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RE: st: BRR Bootstrap weights w/xt commands


From   "John Sandberg, Prof." <john.sandberg@mcgill.ca>
To   <statalist@hsphsun2.harvard.edu>
Subject   RE: st: BRR Bootstrap weights w/xt commands
Date   Mon, 2 Mar 2009 12:16:18 -0500

Thanks for the input about bs4rw. Stats Can does have a preference for
SAS, and from what I know of how analysts have approached this, there is
an ad-hoc approach using a number of software packages depending on the
specific analysis. 

As far as questions between design and model based inference, I've seen
(passingly) some of Binder's work. I kind of think it would be
preferable to make the decision on other bases than what's available to
estimate, which is perhaps sometimes the case. 

Thanks again,

Jack

John Sandberg
Associate Professor
Department of Sociology
McGill University
Stephen Leacock Building Room 712
855 Sherbrooke Street West
Montreal, Quebec, H3A 2T7, Canada
(514) 398-2946
john.sandberg@mcgill.ca



-----Original Message-----
From: owner-statalist@hsphsun2.harvard.edu
[mailto:owner-statalist@hsphsun2.harvard.edu] On Behalf Of Stas
Kolenikov
Sent: March-02-09 9:54 AM
To: statalist@hsphsun2.harvard.edu
Subject: Re: st: BRR Bootstrap weights w/xt commands

Use -bs4rw- command that was written by Jeff Pitblado for this
purpose. As far as I know, Stat Canada uses SAS in house, and that is
almost impossible to change until a new generation of analysts grows
up who demand Stata... or at least until those analysts progress high
enough in the decision making circles to influence the software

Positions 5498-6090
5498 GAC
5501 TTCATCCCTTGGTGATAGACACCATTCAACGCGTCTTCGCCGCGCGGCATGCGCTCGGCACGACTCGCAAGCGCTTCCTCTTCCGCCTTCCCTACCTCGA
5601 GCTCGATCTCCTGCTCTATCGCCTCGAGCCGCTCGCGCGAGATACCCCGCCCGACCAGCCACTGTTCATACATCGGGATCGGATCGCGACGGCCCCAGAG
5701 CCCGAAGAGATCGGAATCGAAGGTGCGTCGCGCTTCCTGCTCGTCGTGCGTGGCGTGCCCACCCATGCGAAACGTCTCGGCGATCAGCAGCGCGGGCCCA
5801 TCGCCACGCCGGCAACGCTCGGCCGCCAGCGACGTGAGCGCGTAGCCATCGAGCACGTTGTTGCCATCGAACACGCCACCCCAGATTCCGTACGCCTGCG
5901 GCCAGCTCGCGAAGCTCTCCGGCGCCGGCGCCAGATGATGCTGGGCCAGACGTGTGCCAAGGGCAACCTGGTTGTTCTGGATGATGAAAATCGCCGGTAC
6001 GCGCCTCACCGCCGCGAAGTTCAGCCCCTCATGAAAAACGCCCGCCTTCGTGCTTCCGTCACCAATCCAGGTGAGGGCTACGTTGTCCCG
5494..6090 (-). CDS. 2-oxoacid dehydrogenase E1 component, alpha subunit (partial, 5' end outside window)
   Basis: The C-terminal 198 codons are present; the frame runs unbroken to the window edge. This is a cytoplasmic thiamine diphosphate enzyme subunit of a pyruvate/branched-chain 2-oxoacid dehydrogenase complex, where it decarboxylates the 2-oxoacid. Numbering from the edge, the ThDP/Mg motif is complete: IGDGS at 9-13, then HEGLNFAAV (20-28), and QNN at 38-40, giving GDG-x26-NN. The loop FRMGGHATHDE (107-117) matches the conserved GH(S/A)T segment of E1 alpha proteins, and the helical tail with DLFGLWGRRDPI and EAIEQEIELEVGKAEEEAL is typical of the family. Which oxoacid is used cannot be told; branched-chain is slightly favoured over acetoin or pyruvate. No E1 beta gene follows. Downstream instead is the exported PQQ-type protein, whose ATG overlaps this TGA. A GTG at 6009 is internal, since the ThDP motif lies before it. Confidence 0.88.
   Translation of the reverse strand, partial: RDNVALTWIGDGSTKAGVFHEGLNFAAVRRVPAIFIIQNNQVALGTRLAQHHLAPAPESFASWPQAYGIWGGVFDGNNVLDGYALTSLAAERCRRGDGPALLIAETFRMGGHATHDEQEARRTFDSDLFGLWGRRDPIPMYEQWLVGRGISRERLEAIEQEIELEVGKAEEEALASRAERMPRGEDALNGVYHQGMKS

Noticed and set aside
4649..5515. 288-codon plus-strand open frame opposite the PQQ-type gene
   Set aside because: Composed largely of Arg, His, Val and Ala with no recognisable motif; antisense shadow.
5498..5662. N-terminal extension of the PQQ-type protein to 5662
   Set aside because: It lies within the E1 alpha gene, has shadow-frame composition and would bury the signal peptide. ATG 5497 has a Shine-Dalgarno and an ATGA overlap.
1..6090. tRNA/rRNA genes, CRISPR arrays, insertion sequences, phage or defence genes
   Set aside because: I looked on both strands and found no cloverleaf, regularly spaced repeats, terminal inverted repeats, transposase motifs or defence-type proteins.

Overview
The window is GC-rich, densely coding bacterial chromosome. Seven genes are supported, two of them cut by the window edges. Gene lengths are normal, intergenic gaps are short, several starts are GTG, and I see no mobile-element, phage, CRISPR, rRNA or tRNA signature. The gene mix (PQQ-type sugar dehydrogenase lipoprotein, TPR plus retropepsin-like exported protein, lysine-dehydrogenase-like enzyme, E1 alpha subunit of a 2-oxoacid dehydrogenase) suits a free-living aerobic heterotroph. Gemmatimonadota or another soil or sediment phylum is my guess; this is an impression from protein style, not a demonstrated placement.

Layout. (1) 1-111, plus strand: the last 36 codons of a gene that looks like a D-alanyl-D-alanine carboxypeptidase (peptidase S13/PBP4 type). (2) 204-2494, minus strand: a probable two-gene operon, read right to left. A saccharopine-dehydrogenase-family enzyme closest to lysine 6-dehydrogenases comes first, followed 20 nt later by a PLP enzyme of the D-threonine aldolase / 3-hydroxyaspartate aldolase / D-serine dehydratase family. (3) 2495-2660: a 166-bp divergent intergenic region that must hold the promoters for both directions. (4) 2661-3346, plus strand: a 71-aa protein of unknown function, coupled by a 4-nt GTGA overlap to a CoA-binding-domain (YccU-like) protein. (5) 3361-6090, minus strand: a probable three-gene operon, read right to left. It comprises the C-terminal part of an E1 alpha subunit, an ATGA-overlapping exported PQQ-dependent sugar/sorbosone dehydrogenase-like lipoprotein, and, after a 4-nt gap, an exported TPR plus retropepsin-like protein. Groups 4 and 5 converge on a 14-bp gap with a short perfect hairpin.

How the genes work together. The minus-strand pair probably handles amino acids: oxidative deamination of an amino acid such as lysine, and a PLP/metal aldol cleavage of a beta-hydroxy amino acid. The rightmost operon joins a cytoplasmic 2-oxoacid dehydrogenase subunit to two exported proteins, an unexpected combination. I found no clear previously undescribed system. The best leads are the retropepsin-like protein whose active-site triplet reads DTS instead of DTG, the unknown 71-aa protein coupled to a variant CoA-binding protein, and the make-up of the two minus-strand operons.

choice.

I will be teaching a short course on survey bootstrap, bootstrap
weights and Stata implementation at the Joint Statistical Meetings in
Washington, DC.

Note that there are weird interpretational difficulties with
longitudinal survey data. What is the population to which the sample
results can be generalized? The straightforward interpretation of
weights as inverse probability of selection is that it is the
population that existed at the time when the sample was first taken.
If there have been any changes to the sample (refreshment, rotation,
etc.), then the population to which the sampling weights scale up the
sample may not have ever existed. David Binder and Georgia Roberts of
Stat Canada gave a talk about these issues a couple of years ago, but
to my knowledge the journal they sent it to could not find
knowledgeable enough referees to go through this, so it got kinda
stuck somewhere in the pipeline.

On 3/2/09, John Sandberg, Prof. <john.sandberg@mcgill.ca> wrote:
> Hi;
>
>  I'm new to bootstrap weighting but have a big problem to solve. I
work
>  w/longitudinal data from Statistics Canada which does not release
design
>  information w/their surveys for confidentiality reasons.  Instead,
they
>  release a series of bootstrap replicate weights  along with the data
and
>  std. errors are calculated, when using STATA at least using the
svyset
>  with balanced repeated replications  such as:
>
>  svyset [pweight=weight], brrweight(bsw1-bsw1000) vce(brr)
>
>  The svy commands do not work with the xt commands, however. This
really
>  restricts the analyses that can be done with the rich Stats Can. data
>  available.  My question is as follows. First has anyone faced and
>  resolved this problem before with STATA?  If not, would it be
>  technically possible to re-write the the vce(bootstrap)  code in the
xt
>  ado files so that I could substitute the replicates provided by
>  statisitcs Canada?  Can I write my own weight code w/bsample? Any
help
>  would be greatly appreciated. I believe this is a big reason STATA
isn't
>  used as much as it could be with these data.
>
>  Best,
>  Jack
>
>
>
>  John Sandberg
>  Associate Professor
>  Department of Sociology
>  McGill University
>  Stephen Leacock Building Room 712
>  855 Sherbrooke Street West
>  Montreal, Quebec, H3A 2T7, Canada
>  (514) 398-2946
>  john.sandberg@mcgill.ca
>
>
>
>  *
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>  *   http://www.ats.ucla.edu/stat/stata/
>


-- 
Stas Kolenikov, also found at http://stas.kolenikov.name
Small print: I use this email account for mailing lists only.
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